8 Picture Books for Students Who Might Be Feeling Sad
Prisha trudges into the classroom and, even though she’s wearing a mask, I can tell by her body language that something is different. Typically, she’s bounding into the room, excited to tell me all about her dog’s latest escapades, but not today.
I walk over, lean in, and quietly ask, “How are you feeling today?”
Prisha looks up from her backpack and replies, “I’m sad.”
“Do you want to tell me more?” I wonder.
“Not right now,” is all she’s ready to share.
“I’ll be here to listen when you’re ready,” I whisper, smiling with my eyes.
At this moment, I know that I’m going to change my read-aloud plan for the day. I’ll share a book or two that might make Prisha feel seen and heard. Below find my ideal books about sadness for students like Prisha.
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Loss of a Pet
Blue, written and illustrated by Laura Vaccaro Seeger
The book begins with a puppy and a baby boy sleeping on a blue blanket. Readers watch as they both grow up, the dog ages, and then, sadly, passes away. On the next page, the young man meets a girl with the dog, and we’re left to imagine what happens next. Invite your learners to look carefully at illustrations to infer what is happening in the story. Also, watch as the blue blanket becomes the dog’s neckerchief.
What’s the Matter, Marlo?, written and illustrated by Andrew Arnold
Marlo and Coco are inseparable best friends. On this particular day, when Coco asks Marlo to play, he replies, “Go away.” She tries to cheer him up with dog jokes, but this only upsets him more. Eventually, she discovers the problem—Marlo’s dog has passed away. Coco comforts Marlo the way that kind friends do, with a hug.
Leaning on Friends and Family
I’m Sad, written by Michael Ian Black, illustrated by Debbie Ridpath Ohi
Flamingo is sad. Flamingo’s two friends, an empathetic girl and a wise-cracking potato, stick by its side. Together, the three wonder why sad things happen and come to the conclusion that it’s OK to be sad. The characters’ dialogue is written in three different colors, offering the opportunity to discuss point of view or perform as a reader’s theater. If your readers enjoy this book, check out the others in the series I’m Bored, I’m Worried, and I’m Sorry.
Jenny Mei is Sad, written and illustrated by Tracy Subisak
Jenny Mei’s friends stand by her side through thick and thin─even when Jenny Mei’s sadness causes her to lash out at a classmate. This story is told from the point of view of the supportive friend, making it ideal for conversations about how to be a good friend. After reading, offer time for students to reflect on these questions:
- What did her friend do to comfort Jenny Mei when she was sad?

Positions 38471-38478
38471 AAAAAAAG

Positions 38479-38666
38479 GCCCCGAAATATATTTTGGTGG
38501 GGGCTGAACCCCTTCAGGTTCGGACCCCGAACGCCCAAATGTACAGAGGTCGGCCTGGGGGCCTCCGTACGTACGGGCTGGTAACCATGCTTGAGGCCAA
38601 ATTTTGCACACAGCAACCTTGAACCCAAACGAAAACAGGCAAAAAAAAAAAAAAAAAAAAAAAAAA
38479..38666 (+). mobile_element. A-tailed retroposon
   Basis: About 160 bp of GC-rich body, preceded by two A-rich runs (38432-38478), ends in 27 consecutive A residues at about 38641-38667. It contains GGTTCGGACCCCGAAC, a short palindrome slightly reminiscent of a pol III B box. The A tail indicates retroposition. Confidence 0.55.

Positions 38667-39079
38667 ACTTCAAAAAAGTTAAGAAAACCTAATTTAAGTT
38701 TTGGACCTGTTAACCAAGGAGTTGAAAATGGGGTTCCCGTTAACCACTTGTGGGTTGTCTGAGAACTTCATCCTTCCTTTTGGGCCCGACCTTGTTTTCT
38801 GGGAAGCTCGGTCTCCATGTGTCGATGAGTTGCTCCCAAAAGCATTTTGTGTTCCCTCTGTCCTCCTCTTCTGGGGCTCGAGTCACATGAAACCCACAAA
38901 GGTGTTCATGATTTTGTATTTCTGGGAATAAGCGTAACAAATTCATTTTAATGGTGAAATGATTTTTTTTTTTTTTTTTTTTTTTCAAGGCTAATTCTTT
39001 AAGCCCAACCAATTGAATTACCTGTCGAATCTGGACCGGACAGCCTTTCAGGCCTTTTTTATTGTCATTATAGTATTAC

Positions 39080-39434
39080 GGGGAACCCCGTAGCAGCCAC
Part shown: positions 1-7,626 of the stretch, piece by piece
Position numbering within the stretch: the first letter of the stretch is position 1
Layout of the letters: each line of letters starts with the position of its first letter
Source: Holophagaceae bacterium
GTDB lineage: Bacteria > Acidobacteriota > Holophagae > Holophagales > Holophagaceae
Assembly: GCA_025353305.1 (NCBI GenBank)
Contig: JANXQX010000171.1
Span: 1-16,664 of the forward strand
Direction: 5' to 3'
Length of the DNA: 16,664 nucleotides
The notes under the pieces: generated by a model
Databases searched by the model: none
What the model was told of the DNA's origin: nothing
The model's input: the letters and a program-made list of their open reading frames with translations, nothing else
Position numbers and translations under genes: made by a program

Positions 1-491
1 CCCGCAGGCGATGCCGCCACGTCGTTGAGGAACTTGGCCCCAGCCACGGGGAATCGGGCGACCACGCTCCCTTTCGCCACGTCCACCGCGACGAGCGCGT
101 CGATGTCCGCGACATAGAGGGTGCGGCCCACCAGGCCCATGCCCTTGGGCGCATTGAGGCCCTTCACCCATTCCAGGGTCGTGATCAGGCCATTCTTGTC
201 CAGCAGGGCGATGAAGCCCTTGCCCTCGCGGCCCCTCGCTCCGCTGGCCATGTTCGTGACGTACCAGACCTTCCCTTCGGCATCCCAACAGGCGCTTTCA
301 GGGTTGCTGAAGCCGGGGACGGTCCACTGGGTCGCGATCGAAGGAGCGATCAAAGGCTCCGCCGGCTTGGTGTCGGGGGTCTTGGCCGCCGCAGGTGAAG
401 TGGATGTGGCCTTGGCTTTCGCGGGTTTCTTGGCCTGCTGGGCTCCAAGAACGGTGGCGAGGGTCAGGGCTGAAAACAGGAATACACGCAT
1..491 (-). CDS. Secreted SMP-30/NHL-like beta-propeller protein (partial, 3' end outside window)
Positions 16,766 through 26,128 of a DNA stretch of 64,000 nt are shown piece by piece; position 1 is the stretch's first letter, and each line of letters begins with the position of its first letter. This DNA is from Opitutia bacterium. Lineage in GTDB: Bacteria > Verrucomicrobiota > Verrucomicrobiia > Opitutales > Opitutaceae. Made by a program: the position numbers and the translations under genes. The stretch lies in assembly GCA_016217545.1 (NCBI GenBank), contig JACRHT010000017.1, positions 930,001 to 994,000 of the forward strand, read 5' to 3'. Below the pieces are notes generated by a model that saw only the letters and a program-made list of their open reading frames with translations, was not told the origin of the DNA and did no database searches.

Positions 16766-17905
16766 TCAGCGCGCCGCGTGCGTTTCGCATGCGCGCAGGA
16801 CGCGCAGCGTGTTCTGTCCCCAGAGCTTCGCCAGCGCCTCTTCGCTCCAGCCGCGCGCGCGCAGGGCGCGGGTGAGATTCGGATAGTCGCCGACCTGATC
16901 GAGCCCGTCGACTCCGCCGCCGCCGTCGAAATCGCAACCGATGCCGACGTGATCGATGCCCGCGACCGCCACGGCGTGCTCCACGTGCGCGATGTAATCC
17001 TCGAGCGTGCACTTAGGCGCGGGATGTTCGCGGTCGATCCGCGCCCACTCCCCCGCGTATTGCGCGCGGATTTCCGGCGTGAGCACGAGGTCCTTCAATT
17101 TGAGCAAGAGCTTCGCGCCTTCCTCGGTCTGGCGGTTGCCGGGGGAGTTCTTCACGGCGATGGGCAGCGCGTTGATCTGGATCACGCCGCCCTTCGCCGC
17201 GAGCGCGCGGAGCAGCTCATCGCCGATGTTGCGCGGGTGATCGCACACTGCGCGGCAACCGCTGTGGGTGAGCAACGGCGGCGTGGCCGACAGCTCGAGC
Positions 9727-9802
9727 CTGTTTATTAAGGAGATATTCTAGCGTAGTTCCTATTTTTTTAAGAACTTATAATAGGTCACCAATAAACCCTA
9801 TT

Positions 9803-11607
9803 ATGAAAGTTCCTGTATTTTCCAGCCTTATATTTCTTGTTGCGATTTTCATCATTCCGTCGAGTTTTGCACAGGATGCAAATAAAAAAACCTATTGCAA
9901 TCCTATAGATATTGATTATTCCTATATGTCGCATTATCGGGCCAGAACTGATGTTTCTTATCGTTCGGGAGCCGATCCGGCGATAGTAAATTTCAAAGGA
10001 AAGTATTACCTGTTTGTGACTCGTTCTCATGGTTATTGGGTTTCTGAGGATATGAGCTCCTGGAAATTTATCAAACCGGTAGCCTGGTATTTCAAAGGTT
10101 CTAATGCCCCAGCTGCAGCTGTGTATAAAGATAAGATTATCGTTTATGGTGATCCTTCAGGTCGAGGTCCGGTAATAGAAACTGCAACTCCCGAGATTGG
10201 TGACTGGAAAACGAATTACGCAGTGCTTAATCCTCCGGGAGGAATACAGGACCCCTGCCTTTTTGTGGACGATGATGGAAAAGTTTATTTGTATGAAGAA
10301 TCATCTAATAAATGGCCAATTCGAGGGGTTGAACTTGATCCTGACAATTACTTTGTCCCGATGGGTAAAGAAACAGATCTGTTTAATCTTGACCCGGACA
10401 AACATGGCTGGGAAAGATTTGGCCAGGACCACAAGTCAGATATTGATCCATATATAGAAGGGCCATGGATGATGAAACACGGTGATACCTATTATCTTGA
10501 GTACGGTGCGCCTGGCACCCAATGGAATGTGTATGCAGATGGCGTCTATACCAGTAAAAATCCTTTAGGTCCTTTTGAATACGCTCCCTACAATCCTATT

- What can you do for your friends when they are sad?
My Friend is Sad, written and illustrated by Mo Willems
Piggie tries every clever disguise she can think of in order to cheer up her friend Elephant, but he’s still sad. Not realizing that the disguised characters are his friend Piggie, Elephant shares that he’s sad because he can’t enjoy the fun with his friend. One of our favorite books about sadness, this one is also a humorous starting point for a conversation about noticing and naming sadness and the power of caring friends.
Ten Beautiful Things, written by Molly Beth Griffin, illustrated by Maribel Lechuga
Lily, who has encountered some kind of life-changing event, journeys with her grandmother to their new home. During their car ride to Iowa, Lily’s Gram encourages her to find ten beautiful things. Though skeptical at first, Lily begins to enjoy the game and takes comfort knowing she’s going to be living with her grandmother.
Finding a Space for Sadness
When Sadness Is at Your Door, written and illustrated by Eva Eland
Sometimes sadness creeps in when you least expect it. That’s exactly what happens to the child in this story. Instead of hiding the sadness or being afraid of it, the child chooses to listen, draw with it, and take it out for a walk. In the end, the child finds comfort in knowing that sadness is a part of life.
A Shelter for Sadness, written by Anne Booth, illustrated by David Litchfield
A boy builds a shelter for his sadness, gives it space, and cares for it throughout the seasons. In the end, he and his sadness discover the beautiful world together. Anne Booth was inspired to write this book by the words of Esther “Etty” Hillesum, a Jewish woman and victim of the Holocaust, who believed that we have to give “sorrow the space it demands …” (Dedication page) While reading this book aloud, you might spark conversation with questions like:
- Why do you think the boy says that “sadness has a right to be there?”
- What do you suppose the boy is trying to help us understand about sadness.
At the end of the day, as the kids are packing their backpacks, Prisha walks over. “I’m ready to tell you why I’m feeling sad. I feel just like Marlo and the boy in Blue.” At that moment, I know. Prisha’s beloved dog has passed away. I give her a hug and thank her for sharing. Then, I silently thank Andrew Arnold and Laura Vaccaro Seeger for writing the books about sadness that Prisha needed on that particular day.
Do you have some books about sadness that might help children like Prisha? If so, please share in the comments below.
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